If you’re looking for some of the best PA rail trails, you’re in the right place!
During my travels throughout Pennsylvania, I’ve had a chance to ride many exceptional PA rail trails, and I’m going to share a few of my favorites with you here.
Pennsylvania is home to more than 2,100 miles of rail trails, the third-most miles of rail trail in any state (behind only Michigan and Minnesota), encompassing nearly 200 different rail trails.
Because these rail trails were originally cleared for train tracks, they’re typically quite flat and wide, making them ideal for beginners as well as advanced level cyclists.
When viewing this list of 11 of my favorite PA rail trails, click on the blue text links in the descriptions to visit the official website of each trail for the most updated maps, trailhead locations, and trail conditions before venturing out to explore them.
1. The Great Allegheny Passage
The Great Allegheny Passage is a 150-mile trail running from Cumberland, Maryland to Pittsburgh, PA, making it the longest of the completed rail trails in Pennsylvania.
Along the way the the trail passes through and over dozens of bridges, tunnels, and trail towns as it winds it’s way through the PA Laurel Highlands.
2. The Pine Creek Rail Trail
The Pine Creek Rail Trail runs 65 miles through the heart of the PA Grand Canyon, from from Wellsboro Junction in Tioga County to Jersey Shore in Lycoming County.
The Pine Creek Rail Trail follows the abandoned railroad corridor of the Jersey Shore, Pine Creek, and Buffalo Railroad along the banks of Pine Creek.
3. Lehigh Gorge Rail Trail
The Lehigh Gorge Rail Trail runs parallel to the Lehigh River and the Lehigh Gorge Scenic Railway from White Haven to Jim Thorpe in Carbon County.
This 26-mile stretch of trail passes by numerous waterfalls, including Luke’s Falls and Buttermilk Falls, as it winds its way through Lehigh Gorge State Park.
4. The Allegheny River/Samuel Justus Trail
The Allegheny River/Samuel Justus Trail is comprised of 32 miles of asphalt surface from Oil City to Emlenton in Venango County.
This trail passes through two former railroad tunnels and within walking distance of Freedom Falls near Emlenton.
5. The Knox & Kane Rail Trail
The Knox & Kane Rail Trail stretches 7.8 miles between Kinzua Bridge State Park and Mount Jewett.
The Kinzua Bridge Skywalk near the northern trailhead is a remnant of what was once the longest and tallest railway bridge in the entire world – the Kinzua Viaduct.
6. Penn’s Creek Path
Penns Creek Path is a 2.7-mile trail crossing over Penns Creek and through the 6,000-acre Penns Creek Wild Area, near Poe Paddy State Park.
A renovated former railroad tunnel is one of the highlights this trail, which doubles as a section of the 328-mile Mid State Trail.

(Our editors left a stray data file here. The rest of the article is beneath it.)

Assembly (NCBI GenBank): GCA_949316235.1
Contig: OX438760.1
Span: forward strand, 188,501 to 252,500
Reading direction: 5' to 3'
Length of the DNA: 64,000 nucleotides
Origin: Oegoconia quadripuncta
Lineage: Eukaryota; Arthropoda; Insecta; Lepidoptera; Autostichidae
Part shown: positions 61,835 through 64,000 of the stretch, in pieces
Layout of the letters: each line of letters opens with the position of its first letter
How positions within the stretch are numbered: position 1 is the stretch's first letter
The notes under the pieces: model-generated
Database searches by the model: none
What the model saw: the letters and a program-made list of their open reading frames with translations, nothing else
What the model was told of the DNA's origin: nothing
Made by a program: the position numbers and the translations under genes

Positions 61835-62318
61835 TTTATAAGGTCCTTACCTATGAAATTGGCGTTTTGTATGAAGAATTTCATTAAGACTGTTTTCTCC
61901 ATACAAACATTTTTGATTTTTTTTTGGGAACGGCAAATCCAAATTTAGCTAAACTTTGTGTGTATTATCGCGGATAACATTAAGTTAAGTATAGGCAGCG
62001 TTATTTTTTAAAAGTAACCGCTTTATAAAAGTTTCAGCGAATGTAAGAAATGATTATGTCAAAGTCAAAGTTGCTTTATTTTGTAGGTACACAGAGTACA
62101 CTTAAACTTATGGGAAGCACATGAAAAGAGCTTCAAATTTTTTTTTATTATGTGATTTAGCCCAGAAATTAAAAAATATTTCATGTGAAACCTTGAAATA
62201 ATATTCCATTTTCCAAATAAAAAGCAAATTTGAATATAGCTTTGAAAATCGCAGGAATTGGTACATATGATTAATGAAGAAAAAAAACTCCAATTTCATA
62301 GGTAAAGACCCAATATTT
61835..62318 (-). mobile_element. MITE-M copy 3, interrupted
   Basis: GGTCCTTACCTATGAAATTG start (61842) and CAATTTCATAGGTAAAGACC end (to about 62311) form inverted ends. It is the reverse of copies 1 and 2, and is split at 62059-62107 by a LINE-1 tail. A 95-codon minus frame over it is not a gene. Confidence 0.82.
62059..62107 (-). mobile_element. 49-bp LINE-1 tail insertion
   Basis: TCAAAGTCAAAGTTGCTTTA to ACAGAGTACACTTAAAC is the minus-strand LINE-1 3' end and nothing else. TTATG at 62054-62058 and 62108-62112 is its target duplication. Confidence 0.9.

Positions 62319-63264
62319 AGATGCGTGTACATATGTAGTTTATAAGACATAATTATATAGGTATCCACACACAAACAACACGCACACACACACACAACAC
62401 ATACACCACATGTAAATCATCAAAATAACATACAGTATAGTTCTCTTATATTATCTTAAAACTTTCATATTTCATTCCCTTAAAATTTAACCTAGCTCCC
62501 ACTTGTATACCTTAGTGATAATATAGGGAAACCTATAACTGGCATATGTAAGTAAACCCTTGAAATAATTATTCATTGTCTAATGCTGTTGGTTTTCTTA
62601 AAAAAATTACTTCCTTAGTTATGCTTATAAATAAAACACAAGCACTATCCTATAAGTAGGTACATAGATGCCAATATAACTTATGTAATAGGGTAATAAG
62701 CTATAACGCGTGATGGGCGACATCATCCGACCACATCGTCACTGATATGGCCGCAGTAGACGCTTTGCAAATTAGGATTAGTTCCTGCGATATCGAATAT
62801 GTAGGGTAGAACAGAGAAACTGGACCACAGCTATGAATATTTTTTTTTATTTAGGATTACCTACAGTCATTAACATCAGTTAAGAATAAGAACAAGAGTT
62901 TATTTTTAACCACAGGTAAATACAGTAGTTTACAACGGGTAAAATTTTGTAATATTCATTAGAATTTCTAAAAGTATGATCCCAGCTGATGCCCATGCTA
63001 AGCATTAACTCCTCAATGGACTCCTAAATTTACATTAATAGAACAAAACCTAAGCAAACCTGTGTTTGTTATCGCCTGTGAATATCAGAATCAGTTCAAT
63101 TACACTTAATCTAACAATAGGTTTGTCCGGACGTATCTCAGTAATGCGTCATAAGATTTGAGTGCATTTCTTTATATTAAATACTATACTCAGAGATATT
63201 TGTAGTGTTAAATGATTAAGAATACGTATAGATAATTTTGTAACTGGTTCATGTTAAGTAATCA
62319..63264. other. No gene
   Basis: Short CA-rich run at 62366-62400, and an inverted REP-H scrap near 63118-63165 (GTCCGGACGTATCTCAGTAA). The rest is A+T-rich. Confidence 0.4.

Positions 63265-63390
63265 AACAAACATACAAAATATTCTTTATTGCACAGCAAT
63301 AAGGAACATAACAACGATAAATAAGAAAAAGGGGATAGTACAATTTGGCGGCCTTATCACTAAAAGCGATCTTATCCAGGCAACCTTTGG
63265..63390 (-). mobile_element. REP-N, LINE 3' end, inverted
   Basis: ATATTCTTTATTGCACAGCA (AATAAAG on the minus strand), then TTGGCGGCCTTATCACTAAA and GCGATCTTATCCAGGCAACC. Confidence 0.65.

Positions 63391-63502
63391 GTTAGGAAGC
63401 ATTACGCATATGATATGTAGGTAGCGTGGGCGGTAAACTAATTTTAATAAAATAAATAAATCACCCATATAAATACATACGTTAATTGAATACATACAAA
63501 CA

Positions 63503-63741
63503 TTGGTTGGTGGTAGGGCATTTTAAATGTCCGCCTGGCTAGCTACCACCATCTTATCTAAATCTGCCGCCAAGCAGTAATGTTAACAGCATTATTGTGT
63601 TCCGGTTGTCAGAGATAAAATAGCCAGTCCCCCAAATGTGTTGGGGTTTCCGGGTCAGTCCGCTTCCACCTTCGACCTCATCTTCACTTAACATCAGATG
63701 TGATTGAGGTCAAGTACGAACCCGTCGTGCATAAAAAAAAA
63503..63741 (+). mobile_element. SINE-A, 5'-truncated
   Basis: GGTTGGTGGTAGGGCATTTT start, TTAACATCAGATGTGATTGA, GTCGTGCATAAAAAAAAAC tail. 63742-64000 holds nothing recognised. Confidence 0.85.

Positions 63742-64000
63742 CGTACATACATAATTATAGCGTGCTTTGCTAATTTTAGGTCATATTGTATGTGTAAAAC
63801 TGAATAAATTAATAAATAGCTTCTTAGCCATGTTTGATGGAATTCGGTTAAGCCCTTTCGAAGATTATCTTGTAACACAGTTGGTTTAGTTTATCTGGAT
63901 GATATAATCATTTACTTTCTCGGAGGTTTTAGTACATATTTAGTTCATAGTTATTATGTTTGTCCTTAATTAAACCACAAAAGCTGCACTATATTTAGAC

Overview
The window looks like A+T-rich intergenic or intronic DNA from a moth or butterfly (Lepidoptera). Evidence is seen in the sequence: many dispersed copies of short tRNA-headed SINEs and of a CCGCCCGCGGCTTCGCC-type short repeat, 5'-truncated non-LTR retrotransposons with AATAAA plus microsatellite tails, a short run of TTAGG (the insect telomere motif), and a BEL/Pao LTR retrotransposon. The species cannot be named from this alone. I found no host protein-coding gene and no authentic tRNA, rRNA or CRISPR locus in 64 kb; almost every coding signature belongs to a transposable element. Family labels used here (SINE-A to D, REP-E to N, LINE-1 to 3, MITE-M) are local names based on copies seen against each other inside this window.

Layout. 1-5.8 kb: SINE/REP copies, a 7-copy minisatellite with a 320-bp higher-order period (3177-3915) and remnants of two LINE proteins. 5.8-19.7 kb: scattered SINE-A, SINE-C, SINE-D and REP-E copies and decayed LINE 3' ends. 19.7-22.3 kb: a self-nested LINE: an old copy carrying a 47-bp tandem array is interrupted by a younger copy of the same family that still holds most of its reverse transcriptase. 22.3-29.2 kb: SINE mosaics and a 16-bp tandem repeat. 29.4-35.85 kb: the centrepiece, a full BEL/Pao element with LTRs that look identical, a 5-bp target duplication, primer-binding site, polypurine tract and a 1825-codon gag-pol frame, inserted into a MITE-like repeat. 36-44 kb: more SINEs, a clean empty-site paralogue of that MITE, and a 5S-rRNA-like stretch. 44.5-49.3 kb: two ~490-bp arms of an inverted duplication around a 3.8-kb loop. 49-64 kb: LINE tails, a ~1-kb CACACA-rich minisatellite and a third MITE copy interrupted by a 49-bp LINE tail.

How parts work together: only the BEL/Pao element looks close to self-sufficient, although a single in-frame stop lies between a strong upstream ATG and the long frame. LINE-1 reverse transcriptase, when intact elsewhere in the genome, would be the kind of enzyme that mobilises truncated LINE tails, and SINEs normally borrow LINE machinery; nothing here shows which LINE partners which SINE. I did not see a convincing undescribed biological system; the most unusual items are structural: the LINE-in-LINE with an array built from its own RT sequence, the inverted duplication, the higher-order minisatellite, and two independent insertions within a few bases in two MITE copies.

The Lewisburg, Centre and Spruce Creek Railroad left behind the railroad grade and tunnel that the Penns Creek Path rail trail now follows.
7. The Armstrong Trail
The Armstrong Trail is a 35.5-mile rail trail that follows the eastern bank of the Allegheny River through Armstrong County.
A short one-mile spur trail near Kittanning leads you to one of the many Buttermilk Falls in Pennsylvania.
8. The Lower Trail
The Lower Trail runs for almost 17 miles, from near Canoe Creek State Park in Blair County northeastward to near Alexandria in Huntingdon County.
Much of the Lower Trail was part of the original towpath of the Pennsylvania Main Line Canal.
The trail has a crushed limestone surface, except for a 2 mile asphalt section in the vicinity of Williamsburg.
9. The Staple Bend Tunnel Trail
The Staple Bend Tunnel Trail is a 2.5 mile-long (one-way) crushed limestone trail in Cambria County leading to the first railroad tunnel built in the United States!
Constructed as part of the Allegheny Portage Railroad, this 901 foot-long tunnel was built between November 1831 and June 1833, progressing 18 inches each day, with crews working simultaneously on both sides eventually meeting in the center.
Today, the trail and tunnel is operated by the National Park Service as a unit of the Allegheny Portage Railroad National Historic Site.
10. The Abandoned PA Turnpike Trail
The Abandoned PA Turnpike Trail is a 13 mile (one-way) asphalt trail that follows a route first cleared for the South Penn Railroad in the late 1800s.
While the South Penn was never completed, the railroad right-of-way was repurposed for construction of the Pennsylvania Turnpike in the 1940s.
In the 1960s, two tunnels and a 12 mile stretch of the Turnpike was bypassed, and that portion of the world’s first superhighway now makes up one of PA’s most interesting bike paths.
Commonly referred to as the Abandoned PA Turnpike, the highlights of the trail are two tunnels, one near each end/trailhead.
Like the other rail trails mentioned in this article, the Abandoned PA Turnpike is essentially flat, and a good light source is necessary to safely navigate the tunnels.
11. The Clarion-Little Toby Rail Trail
The 18 mile-long Clarion-Little Toby Trail is a rail trail that extends from Ridgway in Elk County to Brockway in Jefferson County.
The Clarion-Little Toby Trail follows the banks of the Clarion River and Little Toby Creek on the former railbed of the Ridgway and Clearfield branch of the Pennsylvania Railroad.
One of the highlights along t trail is the Blue Rock Swinging Bridge, a 40 foot-long suspension stretched hanging 12 feet above Little Toby Creek, on State Game Lands 44 in Elk County.
So there you have it – 10 PA rail trails I’ve enjoyed that I think you might enjoy too!
If you didn’t see your favorite rail trail on this list, feel free to email me your suggestions, as I plan to continually update and expand this list of great PA rail trails!
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